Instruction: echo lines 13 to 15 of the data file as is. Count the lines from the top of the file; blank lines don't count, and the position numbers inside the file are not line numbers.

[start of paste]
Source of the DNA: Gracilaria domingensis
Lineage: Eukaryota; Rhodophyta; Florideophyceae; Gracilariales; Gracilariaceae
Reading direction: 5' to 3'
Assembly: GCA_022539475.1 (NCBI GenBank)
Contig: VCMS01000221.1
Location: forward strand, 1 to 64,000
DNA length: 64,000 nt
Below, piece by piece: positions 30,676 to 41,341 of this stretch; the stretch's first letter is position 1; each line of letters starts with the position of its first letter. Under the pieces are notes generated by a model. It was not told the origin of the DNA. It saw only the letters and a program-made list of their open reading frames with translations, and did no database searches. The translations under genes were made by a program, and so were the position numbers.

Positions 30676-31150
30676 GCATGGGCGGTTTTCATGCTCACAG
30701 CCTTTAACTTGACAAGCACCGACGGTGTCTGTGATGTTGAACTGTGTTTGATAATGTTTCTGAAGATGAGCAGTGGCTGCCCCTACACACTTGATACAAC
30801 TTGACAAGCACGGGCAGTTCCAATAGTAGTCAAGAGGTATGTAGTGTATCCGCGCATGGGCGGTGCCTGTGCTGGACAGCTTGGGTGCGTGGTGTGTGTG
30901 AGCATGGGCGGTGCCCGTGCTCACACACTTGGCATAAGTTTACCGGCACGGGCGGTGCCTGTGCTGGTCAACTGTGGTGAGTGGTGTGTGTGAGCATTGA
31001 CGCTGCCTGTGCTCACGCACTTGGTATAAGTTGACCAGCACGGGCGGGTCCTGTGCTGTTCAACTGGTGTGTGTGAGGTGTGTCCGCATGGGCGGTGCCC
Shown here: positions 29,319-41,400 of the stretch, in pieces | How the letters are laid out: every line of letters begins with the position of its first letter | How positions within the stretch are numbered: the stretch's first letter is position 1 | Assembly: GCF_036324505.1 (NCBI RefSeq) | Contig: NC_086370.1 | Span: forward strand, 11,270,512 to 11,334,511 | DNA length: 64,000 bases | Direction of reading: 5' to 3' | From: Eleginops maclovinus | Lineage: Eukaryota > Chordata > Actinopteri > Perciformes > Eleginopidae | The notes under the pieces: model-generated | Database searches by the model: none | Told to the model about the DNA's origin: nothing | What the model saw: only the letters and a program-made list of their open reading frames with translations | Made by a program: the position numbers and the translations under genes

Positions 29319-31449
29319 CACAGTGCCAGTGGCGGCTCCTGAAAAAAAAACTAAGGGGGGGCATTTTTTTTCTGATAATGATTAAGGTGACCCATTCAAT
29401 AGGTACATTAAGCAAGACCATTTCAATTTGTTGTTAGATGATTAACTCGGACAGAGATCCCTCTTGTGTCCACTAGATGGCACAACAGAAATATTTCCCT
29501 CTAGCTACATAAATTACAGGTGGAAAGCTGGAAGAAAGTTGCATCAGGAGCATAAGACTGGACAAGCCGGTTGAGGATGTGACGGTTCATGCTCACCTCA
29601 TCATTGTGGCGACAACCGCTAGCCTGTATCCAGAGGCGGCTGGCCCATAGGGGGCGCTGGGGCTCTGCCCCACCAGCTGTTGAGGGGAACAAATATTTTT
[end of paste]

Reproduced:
30901 AGCATGGGCGGTGCCCGTGCTCACACACTTGGCATAAGTTTACCGGCACGGGCGGTGCCTGTGCTGGTCAACTGTGGTGAGTGGTGTGTGTGAGCATTGA
31001 CGCTGCCTGTGCTCACGCACTTGGTATAAGTTGACCAGCACGGGCGGGTCCTGTGCTGTTCAACTGGTGTGTGTGAGGTGTGTCCGCATGGGCGGTGCCC
Shown here: positions 29,319-41,400 of the stretch, in pieces | How the letters are laid out: every line of letters begins with the position of its first letter | How positions within the stretch are numbered: the stretch's first letter is position 1 | Assembly: GCF_036324505.1 (NCBI RefSeq) | Contig: NC_086370.1 | Span: forward strand, 11,270,512 to 11,334,511 | DNA length: 64,000 bases | Direction of reading: 5' to 3' | From: Eleginops maclovinus | Lineage: Eukaryota > Chordata > Actinopteri > Perciformes > Eleginopidae | The notes under the pieces: model-generated | Database searches by the model: none | Told to the model about the DNA's origin: nothing | What the model saw: only the letters and a program-made list of their open reading frames with translations | Made by a program: the position numbers and the translations under genes